By Vida Earnshaw                             

Childhood Idyll by William-Adolphe BouguereauEveryone has influence.  Often we forget the tremendous influence we have as daughters.  Everyday we have the opportunity to make our home either a blessed or wretched abode.  For instance, when we get up each morning we choose the attitude we will display when we meet the rest of the family.  If we choose a fleshly, self-centered attitude — speaking disrespectfully to our parents, arguing and dragging our feet at the tasks they give us to do, being unkind, mean and bossy to our siblings — our home will be filled with anger, hatred, and strife.  Our anger gives Satan a foothold (Eph. 4:27), polluting the atmosphere of the entire home.  

On the other hand, if we choose to embrace our calling to be sweet, submissive, godly daughters and sisters — honoring and obeying our parents and loving our siblings, exhibiting the fruit of the Spirit (Gal. 5:22-23) — our home will be full of peace and happiness. 

We have the potential to influence our home for good or evil every day.  This is especially true for the firstborn in each family.  Firstborns are often the targets of special Satanic attack.  Satan knows the great influence the firstborn carries and does all he can to lead that one astray, knowing that the others will likely follow.  I have seen this tragically played out in several families.   The oldest children chose to rebel, live promiscuously, etc., and one by one the younger children are following in their steps.  Satan works destruction and heartache on entire families by targeting the firstborn.  (I highly recommend the message The Influence of Older Children on Younger Children, by Dr. S.M. Davis, for an in depth look at this subject.  It is available for purchase here.)

Not only do we have influence in our homes, we also have influence on the people with whom we interact outside of our homes.  There were several girls who had a huge influence on my  life when I was in my early teens.  These girls were a few years older than me and sang in a home school girls ensemble along with my sister and I (and several other girls).  I had great admiration for these sweet, godly girls and watched them very closely.  They wore beautiful dresses and skirts and so I wanted to wear dresses and skirts too.  Their words carried weight with me.  One time, a passing comment they made about a book I was reading caused me to carefully evaluate my reading choices and completely eliminate certain books from my reading list.  I even adopted some of their aspirations, which at first seemed so foreign to me.  They had no idea they had such influence over me.  I don’t think I realized it at the time, but, as I look back over my growing up years, their friendship was a major turning point in my life.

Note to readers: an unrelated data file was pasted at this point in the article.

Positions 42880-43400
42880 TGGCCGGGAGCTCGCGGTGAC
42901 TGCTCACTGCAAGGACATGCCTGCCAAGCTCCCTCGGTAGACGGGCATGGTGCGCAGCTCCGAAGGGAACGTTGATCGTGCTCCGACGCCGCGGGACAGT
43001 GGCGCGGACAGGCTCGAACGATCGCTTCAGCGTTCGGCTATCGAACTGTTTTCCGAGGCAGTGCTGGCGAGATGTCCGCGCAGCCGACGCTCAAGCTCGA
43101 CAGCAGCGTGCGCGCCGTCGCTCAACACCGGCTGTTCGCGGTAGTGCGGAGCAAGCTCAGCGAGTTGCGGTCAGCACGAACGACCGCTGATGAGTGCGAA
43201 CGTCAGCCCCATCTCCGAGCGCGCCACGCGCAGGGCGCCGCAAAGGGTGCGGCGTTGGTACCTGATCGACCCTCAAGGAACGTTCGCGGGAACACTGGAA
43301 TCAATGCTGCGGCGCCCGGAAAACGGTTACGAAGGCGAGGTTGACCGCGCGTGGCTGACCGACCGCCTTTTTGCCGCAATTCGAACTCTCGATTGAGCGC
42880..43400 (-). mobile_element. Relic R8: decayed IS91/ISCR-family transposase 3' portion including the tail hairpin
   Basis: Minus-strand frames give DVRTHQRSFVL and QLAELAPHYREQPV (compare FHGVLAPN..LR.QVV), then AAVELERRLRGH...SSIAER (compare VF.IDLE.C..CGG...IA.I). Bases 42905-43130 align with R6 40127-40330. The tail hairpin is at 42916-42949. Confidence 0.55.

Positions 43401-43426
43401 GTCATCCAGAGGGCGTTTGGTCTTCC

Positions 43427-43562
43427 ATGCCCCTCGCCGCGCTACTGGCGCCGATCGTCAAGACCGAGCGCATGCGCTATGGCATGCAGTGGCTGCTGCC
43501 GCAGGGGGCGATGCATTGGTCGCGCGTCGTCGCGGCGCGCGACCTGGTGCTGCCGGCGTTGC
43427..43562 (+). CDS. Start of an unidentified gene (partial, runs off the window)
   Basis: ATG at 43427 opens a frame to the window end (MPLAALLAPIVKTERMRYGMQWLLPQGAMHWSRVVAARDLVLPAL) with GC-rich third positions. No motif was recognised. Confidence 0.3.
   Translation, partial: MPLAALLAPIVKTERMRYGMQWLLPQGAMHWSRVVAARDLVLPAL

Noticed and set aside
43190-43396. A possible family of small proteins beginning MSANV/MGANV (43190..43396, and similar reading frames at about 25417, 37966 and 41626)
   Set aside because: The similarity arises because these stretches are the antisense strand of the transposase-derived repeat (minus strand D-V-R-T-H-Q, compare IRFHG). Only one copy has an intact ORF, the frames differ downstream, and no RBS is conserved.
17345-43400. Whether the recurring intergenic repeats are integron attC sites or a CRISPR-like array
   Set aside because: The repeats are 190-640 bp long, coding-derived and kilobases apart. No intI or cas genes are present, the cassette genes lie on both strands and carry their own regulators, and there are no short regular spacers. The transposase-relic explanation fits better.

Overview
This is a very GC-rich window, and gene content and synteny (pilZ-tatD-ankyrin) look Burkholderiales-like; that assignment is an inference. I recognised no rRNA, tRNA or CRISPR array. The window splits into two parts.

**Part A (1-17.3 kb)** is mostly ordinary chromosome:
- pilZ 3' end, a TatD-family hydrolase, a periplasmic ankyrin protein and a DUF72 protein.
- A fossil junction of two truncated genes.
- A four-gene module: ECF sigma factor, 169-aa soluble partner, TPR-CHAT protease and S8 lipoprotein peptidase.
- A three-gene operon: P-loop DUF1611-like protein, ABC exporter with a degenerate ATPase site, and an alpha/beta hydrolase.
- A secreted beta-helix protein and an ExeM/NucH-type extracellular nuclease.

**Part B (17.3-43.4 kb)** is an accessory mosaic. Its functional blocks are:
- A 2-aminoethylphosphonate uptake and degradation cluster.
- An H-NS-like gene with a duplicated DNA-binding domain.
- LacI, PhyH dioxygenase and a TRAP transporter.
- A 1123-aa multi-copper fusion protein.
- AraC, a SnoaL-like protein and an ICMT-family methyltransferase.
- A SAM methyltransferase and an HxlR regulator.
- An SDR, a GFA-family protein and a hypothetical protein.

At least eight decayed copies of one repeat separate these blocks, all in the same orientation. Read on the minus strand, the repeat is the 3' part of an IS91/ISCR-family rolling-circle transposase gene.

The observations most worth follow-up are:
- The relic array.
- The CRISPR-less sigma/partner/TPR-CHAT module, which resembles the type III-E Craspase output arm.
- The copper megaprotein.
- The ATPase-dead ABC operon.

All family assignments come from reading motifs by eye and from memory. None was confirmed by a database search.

This past week my mom and I had the opportunity to drive three young boys to and from school all week.  (The mother’s car was in the shop.)  The boys come from rough family situations and go to public school.  Each morning we tried to teach them a Bible verse and then review it in the afternoon.  The youngest boy did not want to say the verses, but because the older boys said them, he followed their example.  The older boys, though completely unaware of their influence, led the younger boy to do right.  (God’s Word does not return to Him void!  We pray that all three will trust Christ for salvation.) 

It is imperative to make the most of each opportunity to influence someone for good.  You never know how long that opportunity will last.  Thursday morning I was very tired and considered asking my mom if she could take the boys to school without me.  However, knowing the importance of the task, I quickly put the thought aside and went with her to take the boys.  After we dropped them off we made plans for what we would teach them the final day, only to get a call from the mom that afternoon that her car was fixed and she could take them to school herself the next day.  The opportunity was gone. 

The influence we each wield carries with it great responsibility.  In I Corinthians 11:1, Paul exhorted, “Be ye followers of me as I also am of Christ.”  We must be careful to follow Christ so that those under our influence will desire to follow Him too.   


© Copyright 2007 by Vida Earnshaw